What is Safety?
What does safety mean?
According to the International Basic Safety Standards (ISO/IEC GUIDE 1990: 2014), formulated in 51 and revised in 2014.
Safety is defined as "freedom from unacceptable risk"
In general (especially in Japan), many people may think of "absolute safety" when thinking of safety, but this definition stipulates that “safety” is when unacceptable risks have been removed to the point that only acceptable ones remain.
Risk is defined in the international safety standard as a "combination of the probability of occurrence of harm and the severity of that harm", and the degree of harm varies depending on the field in which safety is being defined, but it is mainly considered to be detriment to the body’s physical health or well-being. The background to this idea is that there is no such thing as “absolute safety”, and the definition is based on the idea that there is always danger lurking in something that is usable. The degree of danger is thought to be the problem, rather than whether it exists or not.
Differences in Safety Awareness
Awareness of "safety" varies between countries and ethnic groups, and recognizing and accepting these differences is especially important in today's world, where everything is expanding globally.
It is said that it was Isaiah Ben Dasan's The Japanese and the Jews (1971) that made the Japanese aware of how their safety awareness differed from the West.
It stated that Jewish people would even live in hotels or pay a lot of money to protect their precious lives, whereas Japanese people feel their safety is naturally protected or that someone will protect it, so they don’t really feel the need to be aware of it. Until that time, dangerous things did not exist in Japanese people’s awareness, and it seems that there was a strong tendency for so-called “absolute safety," meaning that that no matter what you do, it will not be dangerous. Given that kind of awareness, when an accident occurs in a system deemed safe, blame is concentrated, the myth of safety collapses, and the media gets interested. These could be seen as characteristic of this "safety" awareness.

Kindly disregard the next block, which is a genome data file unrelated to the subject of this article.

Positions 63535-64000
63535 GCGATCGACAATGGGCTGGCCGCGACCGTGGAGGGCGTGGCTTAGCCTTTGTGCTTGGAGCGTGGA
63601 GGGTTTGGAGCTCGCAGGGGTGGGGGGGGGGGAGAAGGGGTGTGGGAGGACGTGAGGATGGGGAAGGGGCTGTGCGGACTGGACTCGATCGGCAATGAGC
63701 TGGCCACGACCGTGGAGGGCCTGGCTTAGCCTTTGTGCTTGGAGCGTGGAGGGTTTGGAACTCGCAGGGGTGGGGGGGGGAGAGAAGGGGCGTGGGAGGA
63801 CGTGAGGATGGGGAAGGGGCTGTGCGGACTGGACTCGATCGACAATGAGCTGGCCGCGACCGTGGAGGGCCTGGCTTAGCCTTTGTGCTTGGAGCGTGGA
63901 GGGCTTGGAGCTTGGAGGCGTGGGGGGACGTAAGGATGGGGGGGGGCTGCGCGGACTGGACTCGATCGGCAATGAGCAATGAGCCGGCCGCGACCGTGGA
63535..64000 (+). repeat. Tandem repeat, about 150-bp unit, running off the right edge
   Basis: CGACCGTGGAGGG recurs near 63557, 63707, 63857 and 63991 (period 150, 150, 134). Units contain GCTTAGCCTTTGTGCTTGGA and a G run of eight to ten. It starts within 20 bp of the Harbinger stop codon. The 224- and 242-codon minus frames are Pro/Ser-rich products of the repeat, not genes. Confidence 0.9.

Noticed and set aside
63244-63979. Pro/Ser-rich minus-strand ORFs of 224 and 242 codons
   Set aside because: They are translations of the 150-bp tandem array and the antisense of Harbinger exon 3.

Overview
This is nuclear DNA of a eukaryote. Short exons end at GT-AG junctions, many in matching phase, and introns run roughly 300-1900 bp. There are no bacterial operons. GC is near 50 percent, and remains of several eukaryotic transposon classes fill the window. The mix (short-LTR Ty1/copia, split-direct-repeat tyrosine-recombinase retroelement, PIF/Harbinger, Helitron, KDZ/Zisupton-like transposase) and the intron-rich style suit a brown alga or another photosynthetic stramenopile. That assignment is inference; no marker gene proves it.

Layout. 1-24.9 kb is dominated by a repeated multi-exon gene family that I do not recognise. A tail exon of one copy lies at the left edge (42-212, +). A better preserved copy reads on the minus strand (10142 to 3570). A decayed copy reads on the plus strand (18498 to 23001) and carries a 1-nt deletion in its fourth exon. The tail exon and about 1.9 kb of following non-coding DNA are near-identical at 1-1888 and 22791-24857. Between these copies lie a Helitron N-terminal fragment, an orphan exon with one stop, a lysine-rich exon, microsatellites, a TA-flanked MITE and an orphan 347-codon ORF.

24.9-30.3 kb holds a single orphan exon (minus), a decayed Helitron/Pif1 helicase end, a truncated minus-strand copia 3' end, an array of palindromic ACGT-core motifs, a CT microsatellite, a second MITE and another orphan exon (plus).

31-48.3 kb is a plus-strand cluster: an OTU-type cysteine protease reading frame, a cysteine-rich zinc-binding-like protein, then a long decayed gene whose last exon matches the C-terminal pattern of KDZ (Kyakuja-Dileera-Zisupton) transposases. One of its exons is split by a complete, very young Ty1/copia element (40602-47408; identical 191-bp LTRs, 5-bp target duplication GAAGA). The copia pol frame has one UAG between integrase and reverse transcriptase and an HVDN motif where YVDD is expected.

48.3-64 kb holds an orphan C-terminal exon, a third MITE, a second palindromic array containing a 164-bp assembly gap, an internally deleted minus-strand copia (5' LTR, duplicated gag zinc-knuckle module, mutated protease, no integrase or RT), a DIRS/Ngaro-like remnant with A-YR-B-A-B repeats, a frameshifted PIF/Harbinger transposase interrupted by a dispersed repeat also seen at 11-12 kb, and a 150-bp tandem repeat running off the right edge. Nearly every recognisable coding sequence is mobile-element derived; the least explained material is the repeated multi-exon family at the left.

On the other hand, absolute safety does not exist in Europe and the United States; rather, it seems that the degree of danger is considered to be the problem. They believe that accidents can occur even in “safe” situations, and it seems that safety means the risk of accidents that may occur has been suppressed to a low level.
This Western way of thinking is directly conveyed through the International Basic Safety Standards mentioned above.
- Japanese Way of Thinking
- Western Way of Thinking
- If you try your best, you can prevent disasters from happening a second time.
- Disasters always occur based on skill level, even if you try your best.
- People are the main cause of disasters
- Prioritize measures for humans over those for technology
- Disaster prevention is a technological issue
- Prioritize measures for technology over those for humans
- Create a management system, educate and train people:
Safety can be ensured by tightening regulations
- Because people always make mistakes,
safety cannot be ensured unless we improve technical capabilities
- Aim to make people and facilities under the Industrial Safety and Health Act,
and tighten regulations every time a disaster occurs
- Make equipment safe, and implement technological measures
that will stop an accident from becoming serious if one occurs
- Safety can generally be achieved for free
- Achieving safety will generally cost money
- It is difficult to accept that safety costs money
- Dealt with visible “concrete dangers” at the lowest cost possible,
but did not dig deeper into technological measures to deal with disasters that may not occur
- Safety costs money
- Identified sources of danger, evaluated risks, and spent based on the evaluations.
Made efforts to reduce the disasters that could occur,
through which various techniques and tools were born
- Technology to eliminate dangers found (Technology that detects danger)
- Technology that verifies safety using logic (Technology that confirms safety)
- Emphasis on frequency (number of occurrences)
- Emphasis on severity (Serious accidents)
Masao Mukaidono (ed.), Society of Safety Technology and Application (2000): Kokusaika Jidai no Kikai System Anzen Gijutsu, Nikkan Kogyo Shimbun